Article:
No one is certain how Christians will be treated in a Gaddafi-free Libya. “The government will be Islamic, but the question remains how strict it will be and how strong fundamentalist influences will be shaping the new Libya,” Open Doors said.
By Ivana Kvesic
8/25/2011 Libya (Christian Post) – Christians in Libya are safe and well despite the ongoing clashes and imminent fall of Colonel Muammar Gaddafi, according to a report released by Open Doors.
The report stated that following Gaddafi’s defiant call to his loyalists to fight the rebels trying to oust him, Christians met in Tripoli to pray for the country and the future of Christian populations in the region.
Gaddafi’s audio message called upon his loyalists to take Tripoli back from the “devils and traitors” that have overrun the country and fight until “victory or martyrdom.”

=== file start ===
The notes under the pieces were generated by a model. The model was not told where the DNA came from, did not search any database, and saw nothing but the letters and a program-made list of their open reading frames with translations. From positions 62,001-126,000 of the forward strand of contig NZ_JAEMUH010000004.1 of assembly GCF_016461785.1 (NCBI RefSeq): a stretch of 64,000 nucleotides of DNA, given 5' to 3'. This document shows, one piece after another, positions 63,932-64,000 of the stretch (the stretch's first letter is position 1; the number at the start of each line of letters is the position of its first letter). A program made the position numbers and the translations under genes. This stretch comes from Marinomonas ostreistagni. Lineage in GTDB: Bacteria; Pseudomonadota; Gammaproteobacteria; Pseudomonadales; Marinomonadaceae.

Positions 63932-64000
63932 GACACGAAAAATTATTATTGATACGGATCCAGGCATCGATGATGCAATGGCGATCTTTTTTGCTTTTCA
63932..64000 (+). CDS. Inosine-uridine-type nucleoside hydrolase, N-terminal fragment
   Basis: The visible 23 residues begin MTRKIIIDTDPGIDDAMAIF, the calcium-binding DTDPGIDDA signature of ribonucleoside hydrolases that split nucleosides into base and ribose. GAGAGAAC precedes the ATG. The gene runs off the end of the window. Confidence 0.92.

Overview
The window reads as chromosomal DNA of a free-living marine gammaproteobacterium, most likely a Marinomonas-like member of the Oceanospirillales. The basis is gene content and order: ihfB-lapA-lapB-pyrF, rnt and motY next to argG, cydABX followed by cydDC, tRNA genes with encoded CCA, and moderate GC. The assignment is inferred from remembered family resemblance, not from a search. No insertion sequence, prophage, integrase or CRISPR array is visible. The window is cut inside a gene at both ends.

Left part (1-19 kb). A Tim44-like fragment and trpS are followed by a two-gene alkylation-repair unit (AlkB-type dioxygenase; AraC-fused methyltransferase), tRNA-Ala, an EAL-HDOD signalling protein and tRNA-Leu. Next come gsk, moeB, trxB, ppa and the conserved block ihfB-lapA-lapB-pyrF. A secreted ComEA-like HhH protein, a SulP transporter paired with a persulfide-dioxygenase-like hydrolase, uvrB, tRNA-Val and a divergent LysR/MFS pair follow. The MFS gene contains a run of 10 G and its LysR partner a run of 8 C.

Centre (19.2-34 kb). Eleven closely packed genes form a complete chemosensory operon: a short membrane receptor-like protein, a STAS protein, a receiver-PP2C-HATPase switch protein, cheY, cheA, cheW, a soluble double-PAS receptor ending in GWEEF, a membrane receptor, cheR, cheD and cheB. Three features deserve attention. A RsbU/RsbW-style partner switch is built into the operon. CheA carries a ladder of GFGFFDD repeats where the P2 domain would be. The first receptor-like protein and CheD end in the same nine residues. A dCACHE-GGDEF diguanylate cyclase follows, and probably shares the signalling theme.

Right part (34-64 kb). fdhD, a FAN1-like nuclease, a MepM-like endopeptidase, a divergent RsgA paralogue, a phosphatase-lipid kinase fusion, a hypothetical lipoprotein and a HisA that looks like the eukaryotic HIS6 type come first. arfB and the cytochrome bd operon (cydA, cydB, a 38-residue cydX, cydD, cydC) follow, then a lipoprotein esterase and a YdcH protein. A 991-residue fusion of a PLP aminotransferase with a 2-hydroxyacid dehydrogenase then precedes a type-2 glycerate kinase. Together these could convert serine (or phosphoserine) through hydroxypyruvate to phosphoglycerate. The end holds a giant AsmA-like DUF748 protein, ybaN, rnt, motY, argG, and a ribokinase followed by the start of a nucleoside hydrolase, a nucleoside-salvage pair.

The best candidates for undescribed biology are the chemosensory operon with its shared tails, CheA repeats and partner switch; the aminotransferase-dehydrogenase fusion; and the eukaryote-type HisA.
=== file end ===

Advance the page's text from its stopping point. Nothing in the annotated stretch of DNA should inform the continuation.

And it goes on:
The call has been adding to fears expressed by global leaders and political analysts that a Tripoli “bloodbath” could be forthcoming.
However, Open Doors, a Christian persecution watchdog, has reported that Christians in the capital are coming together each day to pray and encourage each other and that thus far they have remained safe.
The group estimates that indigenous Christians in the country are very few, numbering just 150. However, the country did previously have a sizable Christian population of migrant workers prior to the protests against Gaddafi that began in February.
Most of the migrant workers that were Christian have now left the country, though pockets remain. Nevertheless, Open Doors reported them as “doing well” under the current chaotic environment.
The country coordinator for Open Doors spoke of the situation, saying, “Getting in touch with Christians in Tripoli is not easy. Phone service is off and on or not answered, but I understand that the internet is up in Tripoli again, so I expect communication opportunities will improve in the next few days.”
The organization is uncertain how Christians will fare in a Gaddafi-free Libya, saying in the report, “No one knows. The government will be Islamic, but the question remains how strict it will be and how strong fundamentalist influences will be shaping the new Libya.”